Intercultural competence

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A theoretical construct for cross-cultural competence, language proficiency, and regional expertise.

Intercultural competence is the ability to communicate effectively and appropriately with people of other cultures:[1]

  • Appropriately. Valued rules, norms, and expectations of the relationship are not violated significantly.
  • Effectively. Valued goals or rewards (relative to costs and alternatives) are accomplished.

In interactions with people from foreign cultures, a person who is interculturally competent understands the culture-specific concepts of perception, thinking, feeling, and acting.

Intercultural competence is also called "cross-cultural competence" (3C).

Basics[edit]

Cultures can be different not only between continents or nations but also within the same company and even within the same family. The differences may be ethical, ethnic, geographical, historical, moral, political, or religious.

The basic requirements for intercultural competence are empathy, an understanding of other people's behaviors and ways of thinking, and the ability to express one's own way of thinking. It is a balance, situatively adapted, among four parts:

  • Knowledge (about other cultures and other people's behaviors)
  • Empathy (understanding the feelings and needs of other people)
  • Self-confidence (knowledge of one's own desires, strengths, weaknesses, and emotional stability)
  • Cultural identity (knowledge of one's own culture)

Cross-cultural competence[edit]

Cross-cultural competence (3C) has generated confusing and contradictory definitions because it has been studied by a wide variety of academic approaches and professional fields. One author identified eleven different terms that have some equivalence to 3C: cultural savvy, astuteness, appreciation, literacy or fluency, adaptability, terrain, expertise, competency, awareness, intelligence, and understanding.[2] The United States Army Research Institute, which is currently engaged in a study of 3C has defined it as "A set of cognitive, behavioral, and affective/motivational components that enable individuals to adapt effectively in intercultural environments."[3]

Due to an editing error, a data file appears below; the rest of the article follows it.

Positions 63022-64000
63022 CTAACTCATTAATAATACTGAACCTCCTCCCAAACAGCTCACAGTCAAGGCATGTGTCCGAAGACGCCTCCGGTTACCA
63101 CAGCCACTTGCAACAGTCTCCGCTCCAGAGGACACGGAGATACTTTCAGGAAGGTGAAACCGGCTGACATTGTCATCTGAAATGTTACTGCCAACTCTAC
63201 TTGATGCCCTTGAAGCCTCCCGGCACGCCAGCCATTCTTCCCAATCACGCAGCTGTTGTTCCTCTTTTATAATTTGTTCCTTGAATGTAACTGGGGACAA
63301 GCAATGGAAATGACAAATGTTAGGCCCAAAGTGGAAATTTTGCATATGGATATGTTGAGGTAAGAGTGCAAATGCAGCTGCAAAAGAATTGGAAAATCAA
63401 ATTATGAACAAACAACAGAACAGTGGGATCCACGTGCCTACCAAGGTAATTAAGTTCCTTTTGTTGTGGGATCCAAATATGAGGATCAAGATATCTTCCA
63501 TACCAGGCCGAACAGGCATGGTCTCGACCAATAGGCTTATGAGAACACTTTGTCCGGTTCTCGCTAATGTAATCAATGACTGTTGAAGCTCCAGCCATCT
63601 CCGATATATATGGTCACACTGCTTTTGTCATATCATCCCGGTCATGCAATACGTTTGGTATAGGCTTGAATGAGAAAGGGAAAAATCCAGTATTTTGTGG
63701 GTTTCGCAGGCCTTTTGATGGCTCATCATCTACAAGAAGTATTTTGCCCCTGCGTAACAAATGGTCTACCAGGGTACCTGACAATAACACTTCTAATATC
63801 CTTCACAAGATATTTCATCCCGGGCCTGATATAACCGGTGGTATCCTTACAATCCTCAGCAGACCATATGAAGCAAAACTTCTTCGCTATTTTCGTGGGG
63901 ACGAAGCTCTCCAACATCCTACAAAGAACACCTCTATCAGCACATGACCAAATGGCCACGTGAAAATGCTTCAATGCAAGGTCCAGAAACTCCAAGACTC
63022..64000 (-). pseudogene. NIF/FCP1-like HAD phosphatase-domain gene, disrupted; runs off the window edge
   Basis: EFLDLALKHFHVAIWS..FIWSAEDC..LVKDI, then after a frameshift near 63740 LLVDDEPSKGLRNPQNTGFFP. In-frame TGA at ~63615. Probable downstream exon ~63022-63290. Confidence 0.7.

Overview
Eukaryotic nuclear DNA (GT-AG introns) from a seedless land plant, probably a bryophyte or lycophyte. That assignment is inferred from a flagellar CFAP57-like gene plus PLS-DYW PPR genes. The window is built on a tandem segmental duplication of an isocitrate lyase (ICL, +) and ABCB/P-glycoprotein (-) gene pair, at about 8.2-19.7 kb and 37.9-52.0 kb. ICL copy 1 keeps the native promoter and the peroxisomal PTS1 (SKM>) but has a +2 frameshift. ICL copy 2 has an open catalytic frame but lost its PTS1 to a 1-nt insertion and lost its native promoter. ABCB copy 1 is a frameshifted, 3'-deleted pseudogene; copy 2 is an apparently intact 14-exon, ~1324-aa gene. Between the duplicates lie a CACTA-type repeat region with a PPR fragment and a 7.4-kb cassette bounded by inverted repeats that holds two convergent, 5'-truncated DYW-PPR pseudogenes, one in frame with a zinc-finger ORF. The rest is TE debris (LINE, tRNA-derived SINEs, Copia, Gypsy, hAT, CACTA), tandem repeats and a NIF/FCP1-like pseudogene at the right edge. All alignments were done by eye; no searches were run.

Organizations in academia, business, health care, government security, and developmental aid agencies have all sought to use 3C in one way or another. Poor results have often been obtained due to a lack of rigorous study of 3C and a reliance on "common sense" approaches.[2]

Cross-cultural competence does not operate in a vacuum, however. One theoretical construct posits that 3C, language proficiency, and regional knowledge are distinct skills that are inextricably linked, but to varying degrees depending on the context in which they are employed. In educational settings, Bloom's affective and cognitive taxonomies[4][5] serve as an effective framework for describing the overlapping areas among these three disciplines: at the receiving and knowledge levels, 3C can operate with near-independence from language proficiency and regional knowledge. But, as one approaches the internalizing and evaluation levels, the overlapping areas approach totality.